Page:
Welcome to The Memphis Economy.  

The Memphis Economy is a partnership between the Economic Development Growth Engine for Memphis and Shelby County, EDGE, and the Sparks Bureau of Business and Economic Research at the University of Memphis. 

The goal of this site is to provide curated data that describes the Memphis and Shelby County MSA’s economic condition and provide comparisons to peer metros throughout the country.  The information collected can be used as an economic barometer and measurement tool for local elected officials, community leaders, economic development professionals, community-based organizations, and the general public. 

 

Memphis MSA Key Economic Indicators


ECONOMY

EMPLOYMENT

TALENT

DEMOGRAPHICS

 

Economic Analysis

Economic Outlook 2017 –
Memphis and the Nation

John Gnuschke, Ph.D. Director
Sparks Bureau of Business & Economic Research
The University of Memphis

The Power of America—What Needs to Change?

Economic foundations Made America Great and will Keep America Great. Basic economic principles define how individual freedoms generate the best future for the nation. Granting too much importance to the government at any level while ignoring the power of the economy and the importance of consumers and businesses is just misplaced emphasis.  While important, the government is still a small part of the overall economy.  The outlook for 2017 and beyond should focus on building the economic strength of the nation.  The economic actions of individuals and businesses will Keep America Great—just as has always been the case. More government interference in the economy is not what is needed in 2017. The nation will grow and prosper when we release the power of individuals and businesses to make decisions free of government interference.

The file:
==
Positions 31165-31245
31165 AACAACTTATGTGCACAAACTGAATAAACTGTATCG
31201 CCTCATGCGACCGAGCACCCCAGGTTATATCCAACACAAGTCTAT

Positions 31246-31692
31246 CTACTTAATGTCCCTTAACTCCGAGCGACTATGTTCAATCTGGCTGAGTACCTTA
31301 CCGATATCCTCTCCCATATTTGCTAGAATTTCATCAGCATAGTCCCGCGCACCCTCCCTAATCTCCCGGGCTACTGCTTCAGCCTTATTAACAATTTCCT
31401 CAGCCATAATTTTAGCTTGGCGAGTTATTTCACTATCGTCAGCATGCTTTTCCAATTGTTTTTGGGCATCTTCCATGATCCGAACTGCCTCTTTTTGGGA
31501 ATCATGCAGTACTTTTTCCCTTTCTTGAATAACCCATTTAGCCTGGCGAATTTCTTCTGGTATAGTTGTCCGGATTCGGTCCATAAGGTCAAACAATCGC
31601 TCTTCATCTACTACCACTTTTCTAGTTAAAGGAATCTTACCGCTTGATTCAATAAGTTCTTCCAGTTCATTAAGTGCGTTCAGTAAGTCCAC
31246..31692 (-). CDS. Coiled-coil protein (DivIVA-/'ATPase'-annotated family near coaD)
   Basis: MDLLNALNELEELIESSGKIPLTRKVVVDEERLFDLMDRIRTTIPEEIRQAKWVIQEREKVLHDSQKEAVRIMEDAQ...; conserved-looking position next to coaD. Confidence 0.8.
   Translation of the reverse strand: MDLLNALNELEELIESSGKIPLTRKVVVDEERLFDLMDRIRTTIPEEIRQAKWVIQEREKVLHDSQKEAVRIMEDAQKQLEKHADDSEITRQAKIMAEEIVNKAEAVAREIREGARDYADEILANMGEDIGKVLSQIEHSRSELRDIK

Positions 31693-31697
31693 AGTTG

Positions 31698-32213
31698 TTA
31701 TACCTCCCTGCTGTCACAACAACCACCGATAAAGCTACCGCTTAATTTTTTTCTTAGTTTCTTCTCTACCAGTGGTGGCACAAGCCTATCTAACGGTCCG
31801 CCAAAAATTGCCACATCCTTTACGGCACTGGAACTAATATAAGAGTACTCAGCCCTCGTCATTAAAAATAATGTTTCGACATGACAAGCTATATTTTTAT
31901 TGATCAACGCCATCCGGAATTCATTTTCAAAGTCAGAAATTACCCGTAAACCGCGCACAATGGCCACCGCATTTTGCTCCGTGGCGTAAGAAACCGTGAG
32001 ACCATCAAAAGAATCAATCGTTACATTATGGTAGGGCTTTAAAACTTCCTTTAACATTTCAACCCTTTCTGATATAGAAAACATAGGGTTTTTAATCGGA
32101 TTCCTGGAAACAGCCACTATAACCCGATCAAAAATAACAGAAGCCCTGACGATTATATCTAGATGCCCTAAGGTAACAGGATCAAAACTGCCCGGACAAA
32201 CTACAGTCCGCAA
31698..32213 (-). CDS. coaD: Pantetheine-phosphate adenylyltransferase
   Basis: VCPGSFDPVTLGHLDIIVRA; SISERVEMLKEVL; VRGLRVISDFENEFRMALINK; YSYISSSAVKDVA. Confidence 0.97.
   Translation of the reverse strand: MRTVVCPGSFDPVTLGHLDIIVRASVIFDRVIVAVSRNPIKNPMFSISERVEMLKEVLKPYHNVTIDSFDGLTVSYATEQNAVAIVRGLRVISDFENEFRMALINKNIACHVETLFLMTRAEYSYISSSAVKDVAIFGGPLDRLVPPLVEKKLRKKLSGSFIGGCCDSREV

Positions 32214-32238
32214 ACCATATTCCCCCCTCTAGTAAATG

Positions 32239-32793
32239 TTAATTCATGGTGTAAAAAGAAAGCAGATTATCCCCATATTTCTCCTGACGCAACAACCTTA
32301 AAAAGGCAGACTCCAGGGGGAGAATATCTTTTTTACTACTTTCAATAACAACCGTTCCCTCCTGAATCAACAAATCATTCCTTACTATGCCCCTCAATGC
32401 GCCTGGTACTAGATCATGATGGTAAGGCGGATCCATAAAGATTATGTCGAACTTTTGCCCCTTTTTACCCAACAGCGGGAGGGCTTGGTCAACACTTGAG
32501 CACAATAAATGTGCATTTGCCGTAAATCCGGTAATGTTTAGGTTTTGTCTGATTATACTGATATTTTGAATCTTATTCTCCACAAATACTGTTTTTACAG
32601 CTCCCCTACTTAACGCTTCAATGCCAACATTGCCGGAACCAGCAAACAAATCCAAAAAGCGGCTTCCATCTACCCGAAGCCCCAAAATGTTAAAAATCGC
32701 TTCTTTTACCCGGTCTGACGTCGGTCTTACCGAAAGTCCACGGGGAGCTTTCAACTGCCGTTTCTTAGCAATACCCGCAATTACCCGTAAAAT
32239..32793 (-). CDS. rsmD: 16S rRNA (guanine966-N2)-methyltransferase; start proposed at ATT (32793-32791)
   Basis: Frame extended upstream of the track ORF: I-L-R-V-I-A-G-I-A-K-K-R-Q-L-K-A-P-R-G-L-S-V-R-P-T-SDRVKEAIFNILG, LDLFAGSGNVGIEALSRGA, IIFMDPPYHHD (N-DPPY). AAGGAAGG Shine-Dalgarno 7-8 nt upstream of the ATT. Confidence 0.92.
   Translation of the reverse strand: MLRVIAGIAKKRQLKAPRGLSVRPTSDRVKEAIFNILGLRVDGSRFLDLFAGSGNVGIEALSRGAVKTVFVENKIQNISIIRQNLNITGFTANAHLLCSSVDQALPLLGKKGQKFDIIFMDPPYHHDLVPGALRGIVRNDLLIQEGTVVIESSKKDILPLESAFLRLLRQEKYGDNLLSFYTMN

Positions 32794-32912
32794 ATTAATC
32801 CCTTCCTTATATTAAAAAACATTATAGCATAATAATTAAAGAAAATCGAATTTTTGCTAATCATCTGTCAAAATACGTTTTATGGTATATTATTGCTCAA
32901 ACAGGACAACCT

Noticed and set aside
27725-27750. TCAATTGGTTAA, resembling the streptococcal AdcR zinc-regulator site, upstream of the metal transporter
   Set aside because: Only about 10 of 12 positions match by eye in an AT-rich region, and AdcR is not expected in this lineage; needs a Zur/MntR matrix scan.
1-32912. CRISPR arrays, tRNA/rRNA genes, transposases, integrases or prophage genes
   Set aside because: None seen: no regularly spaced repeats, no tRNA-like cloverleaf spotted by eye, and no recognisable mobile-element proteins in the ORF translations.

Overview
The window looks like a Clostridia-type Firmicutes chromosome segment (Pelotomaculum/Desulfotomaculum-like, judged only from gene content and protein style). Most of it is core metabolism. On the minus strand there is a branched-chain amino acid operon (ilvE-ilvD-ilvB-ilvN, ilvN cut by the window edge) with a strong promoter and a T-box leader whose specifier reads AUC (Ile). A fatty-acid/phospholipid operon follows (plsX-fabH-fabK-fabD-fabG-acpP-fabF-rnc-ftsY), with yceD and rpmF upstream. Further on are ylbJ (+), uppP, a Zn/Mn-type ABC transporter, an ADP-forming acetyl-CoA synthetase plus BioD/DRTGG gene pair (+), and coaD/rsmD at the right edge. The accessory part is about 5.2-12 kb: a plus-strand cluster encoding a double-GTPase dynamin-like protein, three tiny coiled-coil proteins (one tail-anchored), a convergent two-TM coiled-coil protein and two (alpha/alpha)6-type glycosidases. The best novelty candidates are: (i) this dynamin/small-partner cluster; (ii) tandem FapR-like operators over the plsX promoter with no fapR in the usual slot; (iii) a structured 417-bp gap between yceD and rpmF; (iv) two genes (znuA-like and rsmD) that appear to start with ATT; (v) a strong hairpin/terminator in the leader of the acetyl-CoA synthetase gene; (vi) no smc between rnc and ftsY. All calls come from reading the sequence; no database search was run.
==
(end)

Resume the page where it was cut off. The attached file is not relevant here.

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Metro Memphis’s Economy Is Changing – Again. Are We Ready?

Reid Dulberger, President & CEO, EDGE
Chief Economic Development Officer for Memphis & Shelby County

Ben Franklin said it best: When you’re finished changing, you’re finished.” 

Memphis has seen its share of change over the years. From a small trading outpost in the 18th century to the commercial hub of the Delta in the 19th and 20th, from small-scale producer of cotton and hardwood products for local consumption to supplier to the world, Memphis has evolved to its present role as “America’s Distribution Center.” Through it all, we have relied on our location and superior transportation assets to attract industries to drive our local economy. But like those earlier eras, change is coming. The question is: Are we ready?

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